In drinking water treatment plants (DWTPs), the widely used biological activated carbon filters (BACFs), as the last barrier before disinfection, can remove dissolved organic matter (DOM) known as precursors of disinfection by-products (DBPs). Whether phosphate addition can improve water purification and DBP control of BACFs is still controversial. This study investigated short-term and long-term effects of phosphate addition on controlling DBP formation potentials (FPs) by BACFs via column and batch experiments. The BAC columns presented good water purification performance: they removed around 50 % DOM, nearly all fulvic acid-likes and humic acid-likes as well as 5 %–70 % chlor(am)innated THM4, HAA9 and HAN4 FPs (except chloraminated THM4 FPs)， which was mainly contributed by aerobic bacteria not anoxic bacteria. Phosphate addition within 7–14 days further improved removals of DOM, aromatic organics, fluorescence fractions in DOM as well as HAA9 and HAN4 FPs (especially TCAA FP and TCAN FP) to different extent. However, this improvement did not last longer, and removals of DOM, aromatic organics, two fluorescence fractions (soluble microbial byproduct-likes and humic acid-likes) and DBP FPs decreased despite long-term phosphate addition. Oxic and anoxic batch experiments showed that the positive response of water purification to short-term phosphate addition was also mainly attributed to aerobic bacteria and not to anoxic bacteria. For example, the former decreased DOM and DBP FPs, while the latter increased protein- and tryptophan-like substances as well as chloraminated THM4 FPs. Phosphate addition resulted in EPS increase in anoxic reactors and decrease in oxic reactors. These results indicated that a high dissolved oxygen in BACFs may be helpful for water purification and DBP control. Overall, short-term phosphate addition into phosphorus-limited water is beneficial for BACFs to control DBPs while long-term addition has no effect. Therefore, an intermittent phosphate addition into BACFs is suggested to control DBPs in DWTPs.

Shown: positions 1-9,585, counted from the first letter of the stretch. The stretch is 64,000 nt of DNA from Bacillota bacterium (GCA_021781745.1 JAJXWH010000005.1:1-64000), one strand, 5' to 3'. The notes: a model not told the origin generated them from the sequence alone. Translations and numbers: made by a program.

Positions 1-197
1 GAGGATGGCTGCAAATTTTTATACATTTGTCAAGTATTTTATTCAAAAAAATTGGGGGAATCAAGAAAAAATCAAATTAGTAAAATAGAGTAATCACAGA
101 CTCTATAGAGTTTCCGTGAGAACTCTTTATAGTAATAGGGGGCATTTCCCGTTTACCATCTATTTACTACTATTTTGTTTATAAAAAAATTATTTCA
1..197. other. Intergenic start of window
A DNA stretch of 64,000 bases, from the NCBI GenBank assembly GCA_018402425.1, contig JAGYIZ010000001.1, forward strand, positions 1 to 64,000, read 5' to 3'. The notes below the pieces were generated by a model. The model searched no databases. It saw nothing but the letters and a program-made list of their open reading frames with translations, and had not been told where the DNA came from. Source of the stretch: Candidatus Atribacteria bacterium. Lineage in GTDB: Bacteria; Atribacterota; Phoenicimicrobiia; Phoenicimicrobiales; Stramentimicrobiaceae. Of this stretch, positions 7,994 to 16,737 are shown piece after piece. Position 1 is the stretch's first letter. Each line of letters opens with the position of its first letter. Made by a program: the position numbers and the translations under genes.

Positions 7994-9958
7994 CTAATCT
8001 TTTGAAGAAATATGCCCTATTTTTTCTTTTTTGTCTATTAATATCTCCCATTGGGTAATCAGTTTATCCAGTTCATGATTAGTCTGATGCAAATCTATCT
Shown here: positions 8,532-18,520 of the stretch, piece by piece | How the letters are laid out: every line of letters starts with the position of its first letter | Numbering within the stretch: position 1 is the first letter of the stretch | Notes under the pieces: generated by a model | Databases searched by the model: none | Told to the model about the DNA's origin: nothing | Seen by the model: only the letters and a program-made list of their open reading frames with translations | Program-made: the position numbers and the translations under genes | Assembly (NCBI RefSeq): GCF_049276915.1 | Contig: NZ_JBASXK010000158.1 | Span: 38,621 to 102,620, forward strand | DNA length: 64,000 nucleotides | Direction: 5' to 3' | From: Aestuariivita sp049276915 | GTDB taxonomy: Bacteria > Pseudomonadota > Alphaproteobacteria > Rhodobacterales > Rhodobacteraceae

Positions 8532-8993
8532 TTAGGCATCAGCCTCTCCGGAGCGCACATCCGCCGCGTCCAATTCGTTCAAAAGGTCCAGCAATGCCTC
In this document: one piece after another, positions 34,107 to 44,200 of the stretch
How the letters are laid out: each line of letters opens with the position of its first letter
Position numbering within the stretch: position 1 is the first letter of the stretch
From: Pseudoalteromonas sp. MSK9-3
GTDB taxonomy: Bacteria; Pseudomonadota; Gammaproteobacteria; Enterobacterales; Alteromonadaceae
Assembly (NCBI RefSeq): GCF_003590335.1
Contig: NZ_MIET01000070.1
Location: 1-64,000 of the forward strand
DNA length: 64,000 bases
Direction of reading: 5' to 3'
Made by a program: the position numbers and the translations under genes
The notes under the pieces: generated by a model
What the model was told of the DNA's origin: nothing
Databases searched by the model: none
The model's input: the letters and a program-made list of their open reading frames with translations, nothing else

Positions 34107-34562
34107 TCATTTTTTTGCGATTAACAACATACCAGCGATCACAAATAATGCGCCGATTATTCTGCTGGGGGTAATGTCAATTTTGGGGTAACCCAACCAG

Bibliographical noteGreen Open Access added to TU Delft Institutional Repository ‘You share, we take care!’ – Taverne project https://www.openaccess.nl/en/you-share-we-take-care
Otherwise as indicated in the copyright section: the publisher is the copyright holder of this work and the author uses the Dutch legislation to make this work public.
- Anoxic condition
- Disinfection by-products
- Oxic condition